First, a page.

Version: 11.0

# IMU Models

Below are all supported IMU intrinsics models in MetriCal. If there is a model that you use that is not listed here, just contact us! We're always looking to expand our support.

### Common Variables and Definitions​

VariablesDescription
$\omega^i$Corrected (Calibrated) angular velocity.
$f^i$Corrected (Calibrated) specific force.
$\hat{\omega}^g$Distorted (Uncalibrated) gyroscope measurement.
$\hat{f}^a$Distorted (Uncalibrated) accelerometer measurement. Also referred to as the specific force measurement.

Specific Force is the mass-specific force experienced by the proof mass in an accelerometer. This is commonly known as the accelerometer measurement. It differs from acceleration in that it has an additive term due to gravity operating on the proof mass in the accelerometer. To convert between acceleration of the accelerometer and specific-force, one can apply the equation

\begin{align} f^i = a^i + g^i \end{align}

where $g^i$ is the gravity vector expressed in the IMU's frame.

Modeling (Calibrated → Uncalibrated) refers to transforming an ideal angular velocity, or specific force and modeling the uncalibrated measurement produced by an IMU sensor given the intrinsics provided. In other words, it models the effect of the intrinsics on the angular velocity or specific force experienced by the IMU.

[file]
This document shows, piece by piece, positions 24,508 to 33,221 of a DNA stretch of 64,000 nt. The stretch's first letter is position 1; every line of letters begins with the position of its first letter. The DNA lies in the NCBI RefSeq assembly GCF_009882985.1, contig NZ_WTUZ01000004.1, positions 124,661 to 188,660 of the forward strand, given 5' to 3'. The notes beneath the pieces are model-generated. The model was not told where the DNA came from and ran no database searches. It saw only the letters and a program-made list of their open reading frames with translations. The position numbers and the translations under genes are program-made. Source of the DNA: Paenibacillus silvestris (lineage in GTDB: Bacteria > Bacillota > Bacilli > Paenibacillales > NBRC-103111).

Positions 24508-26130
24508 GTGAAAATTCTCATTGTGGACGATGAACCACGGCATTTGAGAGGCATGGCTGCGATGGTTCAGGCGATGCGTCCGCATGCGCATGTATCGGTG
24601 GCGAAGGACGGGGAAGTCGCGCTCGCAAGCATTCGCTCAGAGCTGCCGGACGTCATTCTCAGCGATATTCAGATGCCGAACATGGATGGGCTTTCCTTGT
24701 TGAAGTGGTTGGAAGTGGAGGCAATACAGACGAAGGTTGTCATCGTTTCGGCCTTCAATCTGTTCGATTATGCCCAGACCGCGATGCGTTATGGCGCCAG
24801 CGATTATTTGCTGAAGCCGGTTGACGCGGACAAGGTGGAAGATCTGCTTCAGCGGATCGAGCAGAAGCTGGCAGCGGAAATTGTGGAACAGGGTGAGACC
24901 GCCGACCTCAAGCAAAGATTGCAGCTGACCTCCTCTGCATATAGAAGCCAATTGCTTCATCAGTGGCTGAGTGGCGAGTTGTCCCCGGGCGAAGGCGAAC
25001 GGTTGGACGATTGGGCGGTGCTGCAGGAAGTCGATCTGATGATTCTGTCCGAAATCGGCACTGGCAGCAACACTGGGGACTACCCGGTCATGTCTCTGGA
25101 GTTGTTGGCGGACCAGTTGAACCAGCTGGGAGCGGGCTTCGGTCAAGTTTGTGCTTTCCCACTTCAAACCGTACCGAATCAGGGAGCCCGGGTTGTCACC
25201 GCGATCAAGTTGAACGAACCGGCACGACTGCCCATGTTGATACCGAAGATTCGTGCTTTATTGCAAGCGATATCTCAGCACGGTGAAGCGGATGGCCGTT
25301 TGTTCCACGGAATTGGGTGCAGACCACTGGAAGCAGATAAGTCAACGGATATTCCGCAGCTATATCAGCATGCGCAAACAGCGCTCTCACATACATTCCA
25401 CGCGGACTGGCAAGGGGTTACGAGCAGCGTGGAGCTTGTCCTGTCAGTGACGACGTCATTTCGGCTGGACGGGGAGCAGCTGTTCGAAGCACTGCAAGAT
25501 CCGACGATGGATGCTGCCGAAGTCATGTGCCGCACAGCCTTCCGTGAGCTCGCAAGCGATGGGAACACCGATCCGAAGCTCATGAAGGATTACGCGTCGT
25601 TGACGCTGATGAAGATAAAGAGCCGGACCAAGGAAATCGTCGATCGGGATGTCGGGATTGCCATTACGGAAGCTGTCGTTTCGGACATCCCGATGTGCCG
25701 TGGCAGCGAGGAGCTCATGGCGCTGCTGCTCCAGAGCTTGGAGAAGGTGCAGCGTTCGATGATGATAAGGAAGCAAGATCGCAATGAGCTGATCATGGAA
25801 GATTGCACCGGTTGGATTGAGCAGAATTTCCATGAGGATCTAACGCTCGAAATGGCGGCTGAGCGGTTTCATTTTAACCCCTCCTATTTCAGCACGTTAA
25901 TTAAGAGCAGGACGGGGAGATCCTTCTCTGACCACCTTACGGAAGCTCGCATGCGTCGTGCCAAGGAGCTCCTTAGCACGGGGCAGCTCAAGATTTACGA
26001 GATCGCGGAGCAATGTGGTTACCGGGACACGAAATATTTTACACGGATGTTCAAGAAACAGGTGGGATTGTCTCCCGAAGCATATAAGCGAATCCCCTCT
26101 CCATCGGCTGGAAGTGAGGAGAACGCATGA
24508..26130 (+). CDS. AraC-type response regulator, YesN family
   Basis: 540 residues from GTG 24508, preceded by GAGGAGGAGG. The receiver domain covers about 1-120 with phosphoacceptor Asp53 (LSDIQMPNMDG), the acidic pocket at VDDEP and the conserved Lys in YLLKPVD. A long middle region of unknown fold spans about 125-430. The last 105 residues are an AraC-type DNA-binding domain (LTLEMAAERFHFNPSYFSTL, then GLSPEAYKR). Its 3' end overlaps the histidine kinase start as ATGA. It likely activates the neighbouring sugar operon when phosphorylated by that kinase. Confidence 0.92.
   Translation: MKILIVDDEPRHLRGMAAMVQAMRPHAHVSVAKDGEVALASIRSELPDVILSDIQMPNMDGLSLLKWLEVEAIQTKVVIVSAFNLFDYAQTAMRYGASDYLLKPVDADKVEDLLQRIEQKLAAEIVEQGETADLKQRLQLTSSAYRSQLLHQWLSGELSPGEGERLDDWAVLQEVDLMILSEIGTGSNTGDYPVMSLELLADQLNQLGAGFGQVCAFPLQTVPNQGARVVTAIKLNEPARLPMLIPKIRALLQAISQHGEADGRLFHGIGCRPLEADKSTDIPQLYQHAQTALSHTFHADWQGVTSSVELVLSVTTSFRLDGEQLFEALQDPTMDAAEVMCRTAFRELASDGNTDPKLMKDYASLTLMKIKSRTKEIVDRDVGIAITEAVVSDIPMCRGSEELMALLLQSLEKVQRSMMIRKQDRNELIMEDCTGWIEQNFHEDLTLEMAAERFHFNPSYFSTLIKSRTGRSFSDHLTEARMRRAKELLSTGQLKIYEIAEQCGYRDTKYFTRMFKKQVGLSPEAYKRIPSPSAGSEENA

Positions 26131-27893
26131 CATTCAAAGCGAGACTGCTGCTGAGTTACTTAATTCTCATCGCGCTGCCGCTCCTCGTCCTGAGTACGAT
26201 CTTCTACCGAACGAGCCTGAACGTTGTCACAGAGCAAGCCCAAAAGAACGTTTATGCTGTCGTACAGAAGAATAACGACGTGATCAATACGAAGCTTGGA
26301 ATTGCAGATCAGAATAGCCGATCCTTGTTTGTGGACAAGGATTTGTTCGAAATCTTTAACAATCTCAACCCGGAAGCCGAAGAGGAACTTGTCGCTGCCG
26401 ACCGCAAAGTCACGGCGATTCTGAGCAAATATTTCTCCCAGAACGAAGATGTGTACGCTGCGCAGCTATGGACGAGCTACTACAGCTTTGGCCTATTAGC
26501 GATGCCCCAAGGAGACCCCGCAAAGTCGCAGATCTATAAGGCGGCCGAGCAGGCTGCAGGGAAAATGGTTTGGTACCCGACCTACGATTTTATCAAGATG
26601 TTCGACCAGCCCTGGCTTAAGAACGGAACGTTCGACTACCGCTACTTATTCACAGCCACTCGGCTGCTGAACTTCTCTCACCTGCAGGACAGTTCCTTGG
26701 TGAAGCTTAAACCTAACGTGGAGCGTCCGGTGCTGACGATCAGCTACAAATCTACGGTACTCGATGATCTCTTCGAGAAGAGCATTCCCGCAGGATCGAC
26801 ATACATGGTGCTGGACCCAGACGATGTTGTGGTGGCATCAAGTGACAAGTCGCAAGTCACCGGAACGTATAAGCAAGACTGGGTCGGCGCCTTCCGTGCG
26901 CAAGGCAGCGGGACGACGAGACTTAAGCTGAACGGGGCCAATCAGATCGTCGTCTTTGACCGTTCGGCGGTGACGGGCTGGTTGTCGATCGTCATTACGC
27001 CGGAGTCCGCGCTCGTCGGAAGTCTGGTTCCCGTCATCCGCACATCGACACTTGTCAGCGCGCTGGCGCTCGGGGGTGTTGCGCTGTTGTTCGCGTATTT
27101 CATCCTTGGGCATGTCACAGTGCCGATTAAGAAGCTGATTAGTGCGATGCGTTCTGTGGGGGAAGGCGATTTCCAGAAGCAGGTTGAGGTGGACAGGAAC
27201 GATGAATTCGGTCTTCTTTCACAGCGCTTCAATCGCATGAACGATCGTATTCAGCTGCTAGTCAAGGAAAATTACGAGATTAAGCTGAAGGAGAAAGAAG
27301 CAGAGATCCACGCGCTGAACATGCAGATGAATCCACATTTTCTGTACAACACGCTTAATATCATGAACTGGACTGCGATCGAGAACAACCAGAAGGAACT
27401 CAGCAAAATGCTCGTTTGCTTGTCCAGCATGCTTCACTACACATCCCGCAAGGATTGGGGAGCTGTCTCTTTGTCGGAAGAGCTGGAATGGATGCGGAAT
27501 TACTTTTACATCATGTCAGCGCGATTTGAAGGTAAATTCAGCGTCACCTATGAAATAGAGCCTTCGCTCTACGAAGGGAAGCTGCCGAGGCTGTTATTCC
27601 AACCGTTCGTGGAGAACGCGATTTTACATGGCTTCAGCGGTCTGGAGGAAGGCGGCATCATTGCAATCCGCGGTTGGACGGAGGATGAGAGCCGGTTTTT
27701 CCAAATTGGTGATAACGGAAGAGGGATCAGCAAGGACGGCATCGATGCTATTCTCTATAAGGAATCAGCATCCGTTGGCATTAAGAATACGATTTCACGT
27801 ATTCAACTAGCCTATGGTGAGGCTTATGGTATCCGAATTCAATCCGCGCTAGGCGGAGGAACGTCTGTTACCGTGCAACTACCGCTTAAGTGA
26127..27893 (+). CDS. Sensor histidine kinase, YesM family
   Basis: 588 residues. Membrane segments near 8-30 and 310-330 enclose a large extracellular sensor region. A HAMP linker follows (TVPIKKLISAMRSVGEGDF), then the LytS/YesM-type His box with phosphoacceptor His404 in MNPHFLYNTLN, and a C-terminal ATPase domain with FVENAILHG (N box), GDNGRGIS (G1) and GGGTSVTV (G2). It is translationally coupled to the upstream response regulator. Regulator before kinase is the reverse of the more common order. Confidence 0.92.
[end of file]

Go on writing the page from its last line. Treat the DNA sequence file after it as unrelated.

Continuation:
Correcting (Uncalibrated → Calibrated) refers to transforming an uncalibrated gyroscope or accelerometer measurement produced by an IMU sensor and correcting for intrinsics effects using the intrinsics provided. In other words, it corrects the measurement produced by an IMU approximating the true angular velocity or specific force experienced by the IMU.

Correcting Models

All the IMU intrinsic models used in MetriCal are correcting models in that they naturally express the corrected quantities in terms of the measured quantities. However, these models may also be used to model the IMU intrinsics. This simply requires inverting the model by solving for the measured quantities in terms of the corrected quantities. The modeling equations for each of the intrinsic models are given below.

## IMU Frames​

A coordinate frame is simply the position and directions defining the basis which can be used to numerically express a quantity. The coordinate frames used for IMU models are given in the following table.

FrameDescription
$a$The accelerometer coordinate frame
$g$The gyroscope coordinate frame
$i$The imu coordinate frame

In the currently supported IMU models in MetriCal, the $a$, $g$, and $i$ coordinate frames are assumed to be at the same position in space. Furthermore, the $a$ and $g$ frames are not assumed to be orthonormal. The $i$ frame, however, will always be a proper orthonormal coordinate frame.